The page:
Nintendo has recently been re-publishing older interviews (many of which were never previously translated into English) on a variety of topics, and one of them contained a rather interesting look into the development of Super Mario Bros. 3. The recently-released Wii U game Paper Mario: Color Splash features a Super Mario Bros. 3 inspired level with an overhead view, and as it turns out, this was actually Nintendo’s original plan for the classic NES game. Shigeru Miyamoto and Takashi Tezuka experimented with a top-down style during development, but they couldn’t quite get it right.
What sorts of things did you have trouble getting right?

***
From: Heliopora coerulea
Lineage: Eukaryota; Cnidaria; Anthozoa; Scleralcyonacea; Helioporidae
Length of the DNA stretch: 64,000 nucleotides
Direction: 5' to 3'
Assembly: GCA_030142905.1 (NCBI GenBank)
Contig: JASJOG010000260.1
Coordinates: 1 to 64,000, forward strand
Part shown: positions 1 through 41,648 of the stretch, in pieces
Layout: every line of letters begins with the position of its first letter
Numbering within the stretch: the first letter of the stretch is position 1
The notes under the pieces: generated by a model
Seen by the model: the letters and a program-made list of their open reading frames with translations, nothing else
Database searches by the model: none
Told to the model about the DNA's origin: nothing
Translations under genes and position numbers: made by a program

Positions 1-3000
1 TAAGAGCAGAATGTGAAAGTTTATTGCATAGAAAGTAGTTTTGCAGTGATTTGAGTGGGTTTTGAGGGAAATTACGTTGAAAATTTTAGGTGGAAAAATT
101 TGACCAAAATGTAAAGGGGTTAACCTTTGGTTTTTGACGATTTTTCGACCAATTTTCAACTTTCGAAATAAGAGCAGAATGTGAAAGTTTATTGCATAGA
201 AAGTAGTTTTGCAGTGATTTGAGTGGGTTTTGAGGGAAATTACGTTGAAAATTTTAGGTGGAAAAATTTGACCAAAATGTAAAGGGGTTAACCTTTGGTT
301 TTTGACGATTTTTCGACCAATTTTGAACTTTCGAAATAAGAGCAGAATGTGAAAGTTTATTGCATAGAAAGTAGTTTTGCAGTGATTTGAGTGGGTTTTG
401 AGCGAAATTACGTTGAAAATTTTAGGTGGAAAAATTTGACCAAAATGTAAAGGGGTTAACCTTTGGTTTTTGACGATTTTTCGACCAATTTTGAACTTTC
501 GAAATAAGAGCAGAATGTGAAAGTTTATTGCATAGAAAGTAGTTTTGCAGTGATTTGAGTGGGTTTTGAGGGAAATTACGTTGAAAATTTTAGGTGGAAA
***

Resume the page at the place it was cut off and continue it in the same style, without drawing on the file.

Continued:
Tezuka: When we first began development, we wanted the game to have an overhead perspective, rather than a horizontal one.
So instead of having a horizontal view of the game like in Super Mario Bros, you wanted something like an isometric view.
Tezuka: That’s right. But, we just couldn’t make it work.
Miyamoto: He said “I want the game to be viewed from a little bit above.” But having a clear indication of where you’re going to land after jumping was a key part of the original Super Mario. Viewing everything from above made it very difficult to tell how far you were from the ground, so I told Mr. Tezuka “This will take forever.”
Tezuka: …He did (dry laugh). In fact, there are still remnants of the top-down view in the final game, from before we switched to the horizontal view…
Miyamoto: Yes, there are.
For example, things like the black and white checkered floor?
Tezuka: That’s right.
While they ended up ditching the idea (or one of the most iconic games in history would have been quite different), it’s interesting that the idea lives on in